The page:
<activiti:formProperty id="numberOfDays" name="Number of days" value="${numberOfDays}" type="long" required="true"/>
        <activiti:formProperty id="startDate" name="First day of holiday (dd-MM-yyy)" value="${startDate}" datePattern="dd-MM-yyyy hh:mm" type="date" required="true" />
        <activiti:formProperty id="vacationMotivation" name="Motivation" value="${vacationMotivation}" type="string" />
        <activiti:formProperty id="resendRequest" name="Resend vacation request to manager?" type="enum" required="true">
          <activiti:value id="true" name="Yes" />
          <activiti:value id="false" name="No" />
    <sequenceFlow id="flow6" sourceRef="adjustVacationRequestTask" targetRef="resendRequestDecision" />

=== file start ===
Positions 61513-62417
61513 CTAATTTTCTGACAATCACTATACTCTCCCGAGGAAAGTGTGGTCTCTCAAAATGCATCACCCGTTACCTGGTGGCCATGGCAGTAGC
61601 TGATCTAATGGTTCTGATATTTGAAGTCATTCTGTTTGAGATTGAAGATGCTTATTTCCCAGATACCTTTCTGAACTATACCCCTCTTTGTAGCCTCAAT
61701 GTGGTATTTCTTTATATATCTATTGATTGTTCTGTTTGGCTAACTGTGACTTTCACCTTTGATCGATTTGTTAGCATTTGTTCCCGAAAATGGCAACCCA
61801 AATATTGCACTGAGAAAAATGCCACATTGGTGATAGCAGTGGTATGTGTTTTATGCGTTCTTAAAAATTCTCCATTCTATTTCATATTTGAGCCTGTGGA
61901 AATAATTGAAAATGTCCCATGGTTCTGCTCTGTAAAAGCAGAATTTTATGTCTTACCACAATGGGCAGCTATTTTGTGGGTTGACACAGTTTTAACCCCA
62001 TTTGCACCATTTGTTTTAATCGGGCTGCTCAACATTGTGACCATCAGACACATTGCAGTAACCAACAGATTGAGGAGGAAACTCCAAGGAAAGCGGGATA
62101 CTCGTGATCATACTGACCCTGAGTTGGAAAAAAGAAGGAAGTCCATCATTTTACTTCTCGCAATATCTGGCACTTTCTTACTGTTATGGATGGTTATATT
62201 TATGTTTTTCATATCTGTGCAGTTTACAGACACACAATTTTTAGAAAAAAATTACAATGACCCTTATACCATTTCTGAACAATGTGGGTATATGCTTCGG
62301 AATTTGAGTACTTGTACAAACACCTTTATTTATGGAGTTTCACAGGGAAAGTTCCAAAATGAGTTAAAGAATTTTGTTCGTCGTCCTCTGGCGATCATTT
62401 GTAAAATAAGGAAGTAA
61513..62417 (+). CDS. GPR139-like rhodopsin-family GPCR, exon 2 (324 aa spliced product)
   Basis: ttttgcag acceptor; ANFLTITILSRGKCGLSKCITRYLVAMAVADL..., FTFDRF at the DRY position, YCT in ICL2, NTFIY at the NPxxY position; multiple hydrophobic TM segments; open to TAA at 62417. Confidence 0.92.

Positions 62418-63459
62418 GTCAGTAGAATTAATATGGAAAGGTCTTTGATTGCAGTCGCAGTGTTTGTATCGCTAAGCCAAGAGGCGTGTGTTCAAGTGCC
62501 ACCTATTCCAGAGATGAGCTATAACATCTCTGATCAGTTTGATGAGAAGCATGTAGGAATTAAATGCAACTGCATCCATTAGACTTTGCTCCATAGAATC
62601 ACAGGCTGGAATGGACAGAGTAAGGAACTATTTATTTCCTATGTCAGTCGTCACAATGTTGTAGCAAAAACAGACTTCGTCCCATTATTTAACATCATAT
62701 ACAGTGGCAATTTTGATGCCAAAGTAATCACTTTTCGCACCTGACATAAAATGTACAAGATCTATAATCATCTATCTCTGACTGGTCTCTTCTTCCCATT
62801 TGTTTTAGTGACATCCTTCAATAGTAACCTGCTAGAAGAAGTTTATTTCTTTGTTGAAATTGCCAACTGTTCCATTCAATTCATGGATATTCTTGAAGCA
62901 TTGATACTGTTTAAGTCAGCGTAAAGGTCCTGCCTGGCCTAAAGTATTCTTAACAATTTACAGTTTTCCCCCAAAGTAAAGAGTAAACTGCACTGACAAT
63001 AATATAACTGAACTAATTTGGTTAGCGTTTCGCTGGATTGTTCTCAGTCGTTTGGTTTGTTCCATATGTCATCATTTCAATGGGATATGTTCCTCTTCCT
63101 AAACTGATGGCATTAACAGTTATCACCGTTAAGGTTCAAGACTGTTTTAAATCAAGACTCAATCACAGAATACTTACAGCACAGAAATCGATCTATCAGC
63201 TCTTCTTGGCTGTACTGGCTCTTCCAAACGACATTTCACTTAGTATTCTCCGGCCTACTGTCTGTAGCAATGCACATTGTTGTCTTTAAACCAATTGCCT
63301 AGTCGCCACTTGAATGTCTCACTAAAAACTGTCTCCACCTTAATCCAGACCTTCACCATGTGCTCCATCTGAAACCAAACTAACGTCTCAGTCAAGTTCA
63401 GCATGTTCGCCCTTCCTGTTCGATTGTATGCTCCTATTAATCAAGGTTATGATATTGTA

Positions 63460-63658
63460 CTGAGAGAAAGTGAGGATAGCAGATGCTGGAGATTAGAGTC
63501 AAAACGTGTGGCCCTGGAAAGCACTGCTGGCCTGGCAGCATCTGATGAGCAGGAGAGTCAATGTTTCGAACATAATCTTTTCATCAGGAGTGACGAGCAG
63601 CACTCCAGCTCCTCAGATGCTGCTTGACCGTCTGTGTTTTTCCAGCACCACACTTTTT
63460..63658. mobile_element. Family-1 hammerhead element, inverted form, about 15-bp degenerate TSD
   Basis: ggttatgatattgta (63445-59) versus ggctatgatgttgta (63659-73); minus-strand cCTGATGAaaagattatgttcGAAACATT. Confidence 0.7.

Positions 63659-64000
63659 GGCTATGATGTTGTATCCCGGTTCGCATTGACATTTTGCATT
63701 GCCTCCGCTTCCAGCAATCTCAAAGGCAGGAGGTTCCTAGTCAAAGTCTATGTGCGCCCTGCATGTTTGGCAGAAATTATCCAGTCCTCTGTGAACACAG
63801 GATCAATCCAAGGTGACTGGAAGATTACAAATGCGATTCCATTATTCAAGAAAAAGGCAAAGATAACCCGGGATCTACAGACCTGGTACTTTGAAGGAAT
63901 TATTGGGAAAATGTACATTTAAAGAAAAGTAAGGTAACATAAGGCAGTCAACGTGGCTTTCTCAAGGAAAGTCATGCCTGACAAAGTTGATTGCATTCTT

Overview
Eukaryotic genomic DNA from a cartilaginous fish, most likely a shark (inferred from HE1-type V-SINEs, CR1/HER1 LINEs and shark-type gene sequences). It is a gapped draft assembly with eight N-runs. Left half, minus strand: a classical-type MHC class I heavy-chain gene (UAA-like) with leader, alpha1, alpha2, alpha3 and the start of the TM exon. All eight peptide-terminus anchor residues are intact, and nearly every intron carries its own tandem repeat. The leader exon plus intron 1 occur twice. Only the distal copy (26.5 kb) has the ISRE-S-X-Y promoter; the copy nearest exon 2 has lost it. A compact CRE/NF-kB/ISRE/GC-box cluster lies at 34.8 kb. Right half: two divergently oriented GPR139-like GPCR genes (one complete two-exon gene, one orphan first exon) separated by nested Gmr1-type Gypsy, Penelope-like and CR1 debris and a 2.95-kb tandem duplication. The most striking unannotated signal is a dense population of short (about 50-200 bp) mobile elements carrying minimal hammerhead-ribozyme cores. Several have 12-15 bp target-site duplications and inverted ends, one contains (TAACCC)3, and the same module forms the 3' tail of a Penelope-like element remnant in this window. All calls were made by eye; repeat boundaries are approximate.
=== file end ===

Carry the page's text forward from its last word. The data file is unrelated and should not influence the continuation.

<exclusiveGateway id="resendRequestDecision" name="Resend request?" />
    <sequenceFlow id="flow7" sourceRef="resendRequestDecision" targetRef="handleRequest">
      <conditionExpression xsi:type="tFormalExpression">${resendRequest == 'true'}</conditionExpression>

     <sequenceFlow id="flow8" sourceRef="resendRequestDecision" targetRef="theEnd2">
      <conditionExpression xsi:type="tFormalExpression">${resendRequest == 'false'}</conditionExpression>
    <endEvent id="theEnd2" />



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In order for the Activiti engine to know about this process, we must first deploy it. Deployment means that the engine parses the BPMN 2.0 XML into an executable and adds a new database record for each process definition included in the deployment. This way, when the engine restarts, it will still know all the deployed processes:

ProcessEngine processEngine = ProcessEngines.getDefaultProcessEngine();